When winter first rolled around, I noticed that the McDonald's in downtown Skopje began to put up a large, American-style Christmas tree. I just assumed that, since McDonald's is the unofficial American cultural embassy, they were just following the corporate line.
Since that time, Christmas shops - Western, Santa-and-sleigh, Rudolph and all - have been popping up all over Skopje. There is now a Christmas tree in the main square, and one in the main shopping center. People are selling Christmas cards (which say Mary Christmas - close enough) for charity.
This is all extremely unsettling - our American-style Santa isn't even that prevalent in Western European countries, as they generally have their own Santa-like traditions (or, in his place, a frightening goblin-demon that eats terrible children). So how did our over-commercialized, Holiday TV-special, Bing Crosby Christmas transplant itself wholesale to the Balkans? A professor at my institute was able to provide the answer:
The communists did it.
Communism is, of course, a materialist, atheist sort of philosophy that stomps out religion wherever it can. Yugoslavia was no exception. So imagine you are the communist dictator of a country full of deeply-ingrained religious and folk beliefs. Christmas, with all its traditional neo-pagan folk connotations and overt Christian meaning, is going to be tough to take down. You could pull a Stalin and just start shooting people out behind the barn, but that isn't your style. You need some help. Has anybody else successfully undercut the religious aspects of Christmas, and turned it into a completely secular, materialist holiday?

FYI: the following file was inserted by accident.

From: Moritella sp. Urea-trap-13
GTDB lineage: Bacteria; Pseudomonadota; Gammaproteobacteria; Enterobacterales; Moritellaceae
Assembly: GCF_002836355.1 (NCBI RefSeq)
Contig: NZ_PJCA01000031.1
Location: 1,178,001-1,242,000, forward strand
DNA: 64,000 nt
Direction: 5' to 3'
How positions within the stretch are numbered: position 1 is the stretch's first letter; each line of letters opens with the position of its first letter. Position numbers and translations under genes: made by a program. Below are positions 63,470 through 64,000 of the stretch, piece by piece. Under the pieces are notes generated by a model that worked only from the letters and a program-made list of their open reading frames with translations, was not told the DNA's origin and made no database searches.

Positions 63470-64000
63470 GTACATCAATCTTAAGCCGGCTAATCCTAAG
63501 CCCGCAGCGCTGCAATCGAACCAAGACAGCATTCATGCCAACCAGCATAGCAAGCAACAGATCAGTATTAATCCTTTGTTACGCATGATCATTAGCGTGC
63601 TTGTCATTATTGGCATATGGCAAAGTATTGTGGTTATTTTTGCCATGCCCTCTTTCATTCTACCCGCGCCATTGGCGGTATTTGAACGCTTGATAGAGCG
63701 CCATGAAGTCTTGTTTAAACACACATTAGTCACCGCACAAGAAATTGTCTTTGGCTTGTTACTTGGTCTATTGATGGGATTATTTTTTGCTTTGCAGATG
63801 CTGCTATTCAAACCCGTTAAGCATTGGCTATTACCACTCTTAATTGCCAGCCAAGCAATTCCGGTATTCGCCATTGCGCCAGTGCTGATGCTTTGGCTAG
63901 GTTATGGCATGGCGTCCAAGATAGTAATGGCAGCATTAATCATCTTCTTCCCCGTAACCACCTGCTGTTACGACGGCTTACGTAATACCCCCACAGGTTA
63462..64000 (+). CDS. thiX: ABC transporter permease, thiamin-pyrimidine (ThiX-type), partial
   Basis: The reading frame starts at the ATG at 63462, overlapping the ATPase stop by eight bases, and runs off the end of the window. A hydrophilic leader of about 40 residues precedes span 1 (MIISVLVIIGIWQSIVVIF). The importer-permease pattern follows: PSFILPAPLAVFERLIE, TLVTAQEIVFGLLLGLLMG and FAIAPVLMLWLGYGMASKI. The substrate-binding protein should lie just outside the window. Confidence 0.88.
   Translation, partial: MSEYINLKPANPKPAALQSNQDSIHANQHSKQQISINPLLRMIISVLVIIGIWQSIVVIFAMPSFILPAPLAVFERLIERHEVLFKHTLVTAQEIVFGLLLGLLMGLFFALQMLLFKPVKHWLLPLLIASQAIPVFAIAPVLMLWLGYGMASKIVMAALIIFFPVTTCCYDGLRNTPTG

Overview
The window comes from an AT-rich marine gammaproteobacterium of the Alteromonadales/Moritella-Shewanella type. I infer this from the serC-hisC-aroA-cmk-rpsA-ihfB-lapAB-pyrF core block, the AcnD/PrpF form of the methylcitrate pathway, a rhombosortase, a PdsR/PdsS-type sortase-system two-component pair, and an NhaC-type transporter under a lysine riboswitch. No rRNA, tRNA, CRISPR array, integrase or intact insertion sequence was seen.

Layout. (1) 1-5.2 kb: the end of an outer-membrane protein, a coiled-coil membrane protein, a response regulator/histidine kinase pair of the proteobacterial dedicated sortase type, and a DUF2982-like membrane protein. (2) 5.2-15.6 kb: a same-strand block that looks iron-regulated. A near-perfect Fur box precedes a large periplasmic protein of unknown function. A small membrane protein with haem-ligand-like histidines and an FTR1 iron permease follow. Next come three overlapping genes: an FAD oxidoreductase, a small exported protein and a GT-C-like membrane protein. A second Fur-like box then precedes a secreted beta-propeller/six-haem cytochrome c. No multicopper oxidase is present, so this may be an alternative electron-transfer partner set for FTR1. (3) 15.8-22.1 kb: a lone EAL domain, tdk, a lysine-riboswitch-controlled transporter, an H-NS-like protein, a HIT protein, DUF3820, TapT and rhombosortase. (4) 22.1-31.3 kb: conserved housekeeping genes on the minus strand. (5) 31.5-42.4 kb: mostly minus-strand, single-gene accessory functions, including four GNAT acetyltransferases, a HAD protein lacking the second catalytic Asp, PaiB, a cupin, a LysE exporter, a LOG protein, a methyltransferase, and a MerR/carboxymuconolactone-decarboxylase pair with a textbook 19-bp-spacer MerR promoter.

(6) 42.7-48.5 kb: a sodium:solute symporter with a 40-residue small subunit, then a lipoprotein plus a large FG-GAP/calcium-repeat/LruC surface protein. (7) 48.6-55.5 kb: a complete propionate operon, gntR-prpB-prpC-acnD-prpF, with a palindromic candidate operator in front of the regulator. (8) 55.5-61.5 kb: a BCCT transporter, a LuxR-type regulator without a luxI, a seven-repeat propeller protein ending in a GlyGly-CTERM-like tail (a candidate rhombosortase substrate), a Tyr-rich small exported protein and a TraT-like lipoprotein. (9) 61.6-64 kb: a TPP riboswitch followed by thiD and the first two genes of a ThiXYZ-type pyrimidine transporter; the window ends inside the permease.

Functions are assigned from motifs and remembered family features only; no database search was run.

Can you see where I'm going with this?
The Yugoslav government adopted our secular Santa, our materialist 'X-mas', to help knock the Christ out of Christmas. Traditional Orthodox practices and folk celebrations were discouraged, subverted, or absorbed entirely into a new set of holiday 'traditions' in which good old Kris Kringle played a large part. He's known as Grandpa Frost here, by the way, since the real St. Nicholas was martyred in Turkey - a little too close for comfort.
Obviously, I find this absolutely hilarious, and not just because a nominally communist nation adopted the symbol of the most commercialized, capitalistic time of year in America. I find it very amusing that, in doing so, they were able to strip our Santa tradition down to the most fundamental elements - secularism and materialism - and use him to undercut a real religious tradition.
Because, after all, this is something that was put upon the people here by the communist government. We created and adopted this sort of Santa ourselves . . .
How does that reflect on us?
(Full disclosure: I'll be spending the evening at the British Ambassador's Residence, eating mincemeat pies, drinking port and mulled wine, and enjoying some Victorian Christmas caroling . . . the perfect start to the expatriate holiday season.)